Wednesday, February 23, 2011
A special bench awaits the weary on Oak Street.
About 60 people gathered Monday for an emotional dedication of the bench, in memory of Serina Erspamer, the beloved owner of The Gift House, who died in August 2010 at age 62.
Her husband, Robert Erspamer, welcomed the group to the event, through a statement read by store manager Beth Runnels:
"It gives me immense satisfaction that you are joining us today as we dedicate this bench to the memory of Serina," wrote Robert.
He said the bench "will be dedicated in her memory as an entrepreneur of Hood River and as the successful owner of Gift House for 20 years."
City Manager Bob Francis and Mayor Arthur Babitz did the honors in the unveiling, pulling back the sheet to reveal the plaque, adorned with a heart-shaped bouquet of pink roses that matched the pink-themed array of photos and memorabilia of Serina in the window.
The plaque reads: "In Loving Memory of Serina Muratore Erspamer, Wife, Sister and Friend to All. Serina was a true ambassador for the city of Hood River and welcomed everyone with a smile."
Hood River City Council voted in December to approve the bench dedication. It was an easy decision to make, but working out the details of the actual event took a few weeks.
"But everything comes together on Valentine's Day," Francis said. "I just have to say what a great honor it is to do this today in honor of Serina Erspamer."
Erspamer, a native of Australia, came to Hood River in 1990 after marrying Robert in Melbourne, Australia, in February 1990. She ran the store until shortly before her death.
Her friend Sherry Bohn said, "She was always giving, always thoughtful, always generous."
"I don't know how she made any money," joked Bob Altman of Hood River, a longtime customer. "She kept me in hats. She'd look at me and say, 'You need a hat. Just take this one,' and give it to me. She was a truly generous person." Altman attended the event with his daughter, Justine, 4, who wore a red hat purchased at the store.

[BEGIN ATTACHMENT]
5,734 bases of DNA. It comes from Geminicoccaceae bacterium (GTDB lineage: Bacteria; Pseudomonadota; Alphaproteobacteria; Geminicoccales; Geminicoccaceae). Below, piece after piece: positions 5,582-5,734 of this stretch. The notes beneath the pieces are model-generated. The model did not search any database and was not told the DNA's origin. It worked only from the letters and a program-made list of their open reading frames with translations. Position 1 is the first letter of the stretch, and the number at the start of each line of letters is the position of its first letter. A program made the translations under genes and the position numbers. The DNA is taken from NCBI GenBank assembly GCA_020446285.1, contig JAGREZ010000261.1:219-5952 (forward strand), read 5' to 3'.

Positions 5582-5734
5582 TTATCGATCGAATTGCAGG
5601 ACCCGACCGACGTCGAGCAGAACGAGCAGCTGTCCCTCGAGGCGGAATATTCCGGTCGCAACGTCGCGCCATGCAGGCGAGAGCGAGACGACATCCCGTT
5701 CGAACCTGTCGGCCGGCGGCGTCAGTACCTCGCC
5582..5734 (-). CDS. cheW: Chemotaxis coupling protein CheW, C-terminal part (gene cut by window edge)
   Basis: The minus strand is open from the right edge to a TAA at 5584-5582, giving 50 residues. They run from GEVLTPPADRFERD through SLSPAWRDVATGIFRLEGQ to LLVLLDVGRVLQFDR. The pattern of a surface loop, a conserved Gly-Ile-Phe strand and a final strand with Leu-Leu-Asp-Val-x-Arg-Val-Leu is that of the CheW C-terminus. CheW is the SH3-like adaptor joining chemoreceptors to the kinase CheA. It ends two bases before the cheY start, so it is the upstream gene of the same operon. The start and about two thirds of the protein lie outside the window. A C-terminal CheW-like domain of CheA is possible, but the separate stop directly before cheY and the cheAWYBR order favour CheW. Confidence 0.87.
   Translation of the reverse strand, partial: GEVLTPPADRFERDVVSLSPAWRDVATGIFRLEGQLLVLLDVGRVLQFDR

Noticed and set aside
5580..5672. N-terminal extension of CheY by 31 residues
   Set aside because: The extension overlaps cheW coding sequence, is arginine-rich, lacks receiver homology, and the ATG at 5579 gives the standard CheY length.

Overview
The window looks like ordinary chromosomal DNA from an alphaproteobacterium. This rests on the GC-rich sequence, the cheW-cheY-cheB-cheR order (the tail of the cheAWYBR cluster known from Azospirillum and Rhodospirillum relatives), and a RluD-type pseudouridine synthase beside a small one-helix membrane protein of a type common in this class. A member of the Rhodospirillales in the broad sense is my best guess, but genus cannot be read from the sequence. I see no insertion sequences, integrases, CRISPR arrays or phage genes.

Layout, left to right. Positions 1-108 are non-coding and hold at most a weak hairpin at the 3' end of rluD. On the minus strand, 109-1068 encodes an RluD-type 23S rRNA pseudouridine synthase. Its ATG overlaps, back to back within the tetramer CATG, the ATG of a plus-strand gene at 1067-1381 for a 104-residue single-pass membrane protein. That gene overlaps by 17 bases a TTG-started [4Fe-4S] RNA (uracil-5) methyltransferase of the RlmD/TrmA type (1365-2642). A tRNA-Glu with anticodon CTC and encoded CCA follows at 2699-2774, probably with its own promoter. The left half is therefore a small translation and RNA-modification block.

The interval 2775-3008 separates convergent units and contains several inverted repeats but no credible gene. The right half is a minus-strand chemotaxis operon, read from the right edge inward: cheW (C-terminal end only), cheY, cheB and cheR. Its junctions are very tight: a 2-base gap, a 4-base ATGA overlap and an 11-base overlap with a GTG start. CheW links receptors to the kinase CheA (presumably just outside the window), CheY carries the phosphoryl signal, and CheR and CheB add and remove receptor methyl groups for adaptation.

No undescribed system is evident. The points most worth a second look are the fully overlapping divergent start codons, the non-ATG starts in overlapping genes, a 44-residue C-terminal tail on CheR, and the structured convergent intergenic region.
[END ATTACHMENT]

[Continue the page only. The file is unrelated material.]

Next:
Robert Erspamer said that while the bench is a tribute to Serina, "We must never forget the many people who have made Hood River the thriving business community that it is today."
He cited Butch Ogawa, Jerry Cranmer, Mark Fraas, Tom Vouivou, Jerry Kramer "and countless others who have contributed to our town's success and they equally deserve a memorial."
But this bench was one Serina herself enjoyed sitting upon, and this was Serina's day.
"Anyone who knew and worked with her during her two decades in business were the lucky ones," Mayor Arthur Babitz said during the ceremony. "Like many of us, Serina followed her dreams to this marvelous place. Then she made it better.
"In her business, she celebrated all the wonderful things that Oregonians grow and produce. To everyone she met, she brought a warm and winning smile. We can all only learn from her generosity of spirit.
"And, to the end, there was that lovely Aussie accent - that link to her first home.
"On behalf of the city of Hood River, it's my privilege to join her loving husband, Robert, in dedicating this permanent memorial to Serina."
Bohn, who owns Sage's Café, one of Erspamer's regular places, said, "Serina cared about the community, about her shop, and she cared for Robert. She was always a good friend.
"I think this bench is a reminder to us to stop and think about Serina and what she meant to us," Bohn said.
She recalled Erspamer once coming in to tell her, "Sherry, I have to confess something."
Erspamer told her she had locked up the shop - with a customer in the separate, east side of the store.
"Apparently, the customer didn't know what to do other than call the police, and they had to call Serina to come down and let her out."
Bohn said, "A memory is a way of holding onto the things we love, the things we are, and the things we never want to lose.
"I will miss looking for Serina coming down the street to order her usual toasted tomato sandwich, and sitting down to just watch and enjoy life."
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I Can't Keep Quiet singers at "Citizen Town Hall"
‘I can’t keep quiet,’ sing members of an impromptu choir in front of Hood River Middle School Saturday prior to the citizen town hall for questions to Rep. Greg Walden. The song addresses female empowerment generally and sexual violence implicitly, and gained prominence during the International Women’s Day events in January. The singers braved a sudden squall to finish their song and about 220 people gathered in HRMS auditorium, which will be the scene of the April 12 town hall with Rep. Greg Walden, at 3 p.m. Enlarge